Attracting tenants can seem like a daunting process. Every tenant has a different set of criteria for choosing their new home or living space, and it can be difficult to anticipate such a wide variety of needs. In order to help, here is a list of the 5 most important factors in tenants' minds during their search:
The Feeling of Luxury (and, Economy)
Your tenants have already calculated their price range. They know that rent is expensive, and they want the best bang for their buck. Show off the luxury of the property. Make sure the space is clean, well-lit, and decorated for showings. It is also important to emphasize economy: the fact is, tenants don't want to pay too much. Underline that the property's cost is based on well-informed market research.
Amenities and Location
It may seem like a no-brainer, but it is absolutely essential to show prospective tenants that your property isn't missing any points on the checklist: public transportation, good school districts, night-life and shopping. If there is no in-unit or in-building laundry, discuss the ease of a trip to the laundromat. Showcase the unique features of the local neighborhood, such as an exotic restaurant.
Inevitably, something about the property may give prospective tenants pause. They may be used to having more counter space in the kitchen or being able to set up a ping-pong table. Show that the space has flexibility: perhaps there are strong storage options to keep clutter out of the way, or maybe the floor plan breaks open if you stage with smaller, but still appropriate, items of furniture. Regarding the question of counter-space in the kitchen, you can include a kitchen table or an island with a fruit bowl to create a feeling of abundance and freedom.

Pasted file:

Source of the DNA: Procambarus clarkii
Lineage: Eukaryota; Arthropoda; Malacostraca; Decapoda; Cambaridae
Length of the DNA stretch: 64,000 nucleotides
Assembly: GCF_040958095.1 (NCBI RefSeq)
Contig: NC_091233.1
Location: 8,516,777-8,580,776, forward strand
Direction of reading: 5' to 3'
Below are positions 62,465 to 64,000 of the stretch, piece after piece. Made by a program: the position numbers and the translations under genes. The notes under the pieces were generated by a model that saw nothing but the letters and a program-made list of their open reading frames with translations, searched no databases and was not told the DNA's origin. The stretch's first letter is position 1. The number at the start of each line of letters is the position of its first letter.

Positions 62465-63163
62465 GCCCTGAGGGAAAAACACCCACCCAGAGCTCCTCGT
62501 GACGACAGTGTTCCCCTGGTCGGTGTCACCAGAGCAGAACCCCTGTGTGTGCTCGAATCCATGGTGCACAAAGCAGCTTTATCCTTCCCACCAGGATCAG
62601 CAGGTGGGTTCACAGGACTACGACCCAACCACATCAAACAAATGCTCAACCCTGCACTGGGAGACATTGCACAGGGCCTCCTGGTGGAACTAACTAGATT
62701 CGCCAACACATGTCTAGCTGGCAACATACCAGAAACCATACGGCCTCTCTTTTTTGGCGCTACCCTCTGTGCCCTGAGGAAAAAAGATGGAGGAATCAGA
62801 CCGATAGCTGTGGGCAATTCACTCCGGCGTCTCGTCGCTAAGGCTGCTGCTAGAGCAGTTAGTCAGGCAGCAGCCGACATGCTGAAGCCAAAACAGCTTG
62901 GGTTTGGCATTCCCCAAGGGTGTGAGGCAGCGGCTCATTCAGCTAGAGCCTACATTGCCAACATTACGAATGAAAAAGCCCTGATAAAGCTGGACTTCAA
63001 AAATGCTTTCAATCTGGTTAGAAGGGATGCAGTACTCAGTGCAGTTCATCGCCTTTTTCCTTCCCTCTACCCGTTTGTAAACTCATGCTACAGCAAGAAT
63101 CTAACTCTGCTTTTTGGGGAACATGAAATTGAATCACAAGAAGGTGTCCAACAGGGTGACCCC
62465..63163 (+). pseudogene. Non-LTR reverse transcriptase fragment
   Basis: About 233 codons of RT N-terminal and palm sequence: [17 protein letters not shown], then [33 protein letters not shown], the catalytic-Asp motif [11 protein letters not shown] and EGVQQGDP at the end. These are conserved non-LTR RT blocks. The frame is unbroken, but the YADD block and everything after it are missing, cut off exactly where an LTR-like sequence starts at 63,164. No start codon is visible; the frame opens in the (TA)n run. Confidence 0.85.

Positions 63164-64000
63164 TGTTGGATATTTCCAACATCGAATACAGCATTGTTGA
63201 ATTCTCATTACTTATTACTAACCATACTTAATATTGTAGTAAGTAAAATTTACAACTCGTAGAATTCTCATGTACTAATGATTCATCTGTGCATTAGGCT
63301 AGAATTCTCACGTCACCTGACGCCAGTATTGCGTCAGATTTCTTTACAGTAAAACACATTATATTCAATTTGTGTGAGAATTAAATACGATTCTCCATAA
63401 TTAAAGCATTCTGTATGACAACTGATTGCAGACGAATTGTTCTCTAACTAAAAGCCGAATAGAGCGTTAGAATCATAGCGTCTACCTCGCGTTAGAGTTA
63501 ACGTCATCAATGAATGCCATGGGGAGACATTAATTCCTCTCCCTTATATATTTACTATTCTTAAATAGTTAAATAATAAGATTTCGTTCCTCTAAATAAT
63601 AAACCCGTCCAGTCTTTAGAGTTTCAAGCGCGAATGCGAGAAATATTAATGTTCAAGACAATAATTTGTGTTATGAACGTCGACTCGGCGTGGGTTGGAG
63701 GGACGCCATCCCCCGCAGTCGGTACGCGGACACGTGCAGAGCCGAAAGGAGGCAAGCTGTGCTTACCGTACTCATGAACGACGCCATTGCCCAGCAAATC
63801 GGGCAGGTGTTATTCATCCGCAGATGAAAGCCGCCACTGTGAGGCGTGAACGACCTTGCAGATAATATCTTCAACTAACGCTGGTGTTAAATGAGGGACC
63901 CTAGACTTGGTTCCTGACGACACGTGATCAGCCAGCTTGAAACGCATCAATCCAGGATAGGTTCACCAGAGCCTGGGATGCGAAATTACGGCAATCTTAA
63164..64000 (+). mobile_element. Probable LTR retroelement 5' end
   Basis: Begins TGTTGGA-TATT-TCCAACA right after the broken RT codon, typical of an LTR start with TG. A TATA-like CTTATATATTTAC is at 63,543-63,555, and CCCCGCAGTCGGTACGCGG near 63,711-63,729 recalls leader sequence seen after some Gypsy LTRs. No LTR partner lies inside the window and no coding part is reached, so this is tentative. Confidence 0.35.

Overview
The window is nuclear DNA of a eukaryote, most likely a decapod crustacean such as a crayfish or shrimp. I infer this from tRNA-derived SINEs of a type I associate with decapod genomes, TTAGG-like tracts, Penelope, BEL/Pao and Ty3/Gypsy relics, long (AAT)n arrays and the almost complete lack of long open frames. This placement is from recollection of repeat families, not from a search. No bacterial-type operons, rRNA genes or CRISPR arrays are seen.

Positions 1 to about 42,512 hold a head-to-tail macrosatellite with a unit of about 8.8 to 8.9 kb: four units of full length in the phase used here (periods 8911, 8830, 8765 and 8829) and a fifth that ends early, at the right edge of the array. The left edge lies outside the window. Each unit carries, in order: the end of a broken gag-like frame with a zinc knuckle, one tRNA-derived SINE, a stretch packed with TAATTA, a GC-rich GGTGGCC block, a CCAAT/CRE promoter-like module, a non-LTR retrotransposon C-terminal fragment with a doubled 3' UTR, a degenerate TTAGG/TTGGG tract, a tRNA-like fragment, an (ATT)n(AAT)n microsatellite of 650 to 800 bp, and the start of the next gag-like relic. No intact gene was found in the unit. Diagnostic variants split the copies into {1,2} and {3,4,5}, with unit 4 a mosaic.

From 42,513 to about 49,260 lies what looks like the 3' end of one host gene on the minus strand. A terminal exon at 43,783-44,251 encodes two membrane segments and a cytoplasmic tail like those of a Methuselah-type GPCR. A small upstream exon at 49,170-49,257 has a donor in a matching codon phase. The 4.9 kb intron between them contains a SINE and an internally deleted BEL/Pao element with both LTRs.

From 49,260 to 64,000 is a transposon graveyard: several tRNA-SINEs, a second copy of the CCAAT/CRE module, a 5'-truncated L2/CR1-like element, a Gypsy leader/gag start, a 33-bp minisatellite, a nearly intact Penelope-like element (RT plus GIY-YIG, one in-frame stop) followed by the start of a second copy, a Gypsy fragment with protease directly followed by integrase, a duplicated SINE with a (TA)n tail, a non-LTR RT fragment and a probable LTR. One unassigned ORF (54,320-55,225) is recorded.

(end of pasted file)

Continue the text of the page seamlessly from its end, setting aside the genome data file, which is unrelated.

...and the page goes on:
Show that the owner or landlord invests in the property. Discuss recent renovations in detail and list their dates, so the tenants know they can look forward to further improvements and attention. Don't discuss the frequency of repairs - nobody wants to expect too many repairs - but do note the owner or landlord's passion property and their active role in its improvement.
Be available for tenants to ask questions. When discussing the property, don't lecture. Allow tenants time to formulate their concerns. There is no better time for a "soft-sell" than in this age of mass information: likely, tenants are already forming a pro/con list before they step on the property. Discuss the property favorably but without insisting on its perfection.
With so many options for rentals in St Pete and Clearwater, if you have a property to rent, know your competition and how you stack up. More than likely your potential tenants have done the same, so you'll want to have all of that knowledge in your back pocket too.
This information will help you anticipate needs and expectations in order to confidently build relationships with potential tenants.
Cover photo courtesy of Pixabay